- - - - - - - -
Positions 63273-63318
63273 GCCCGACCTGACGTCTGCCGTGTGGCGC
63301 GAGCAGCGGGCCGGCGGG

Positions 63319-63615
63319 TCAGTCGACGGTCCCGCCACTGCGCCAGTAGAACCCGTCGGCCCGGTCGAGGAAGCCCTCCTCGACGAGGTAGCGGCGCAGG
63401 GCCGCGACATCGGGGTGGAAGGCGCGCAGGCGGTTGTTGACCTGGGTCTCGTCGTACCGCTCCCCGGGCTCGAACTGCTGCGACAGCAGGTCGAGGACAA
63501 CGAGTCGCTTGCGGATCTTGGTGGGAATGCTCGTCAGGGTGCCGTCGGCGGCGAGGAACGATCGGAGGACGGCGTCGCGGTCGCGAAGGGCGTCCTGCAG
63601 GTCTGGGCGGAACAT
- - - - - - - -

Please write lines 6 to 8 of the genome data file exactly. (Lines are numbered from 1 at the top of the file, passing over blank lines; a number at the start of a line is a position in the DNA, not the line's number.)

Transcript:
63401 GCCGCGACATCGGGGTGGAAGGCGCGCAGGCGGTTGTTGACCTGGGTCTCGTCGTACCGCTCCCCGGGCTCGAACTGCTGCGACAGCAGGTCGAGGACAA
63501 CGAGTCGCTTGCGGATCTTGGTGGGAATGCTCGTCAGGGTGCCGTCGGCGGCGAGGAACGATCGGAGGACGGCGTCGCGGTCGCGAAGGGCGTCCTGCAG
63601 GTCTGGGCGGAACAT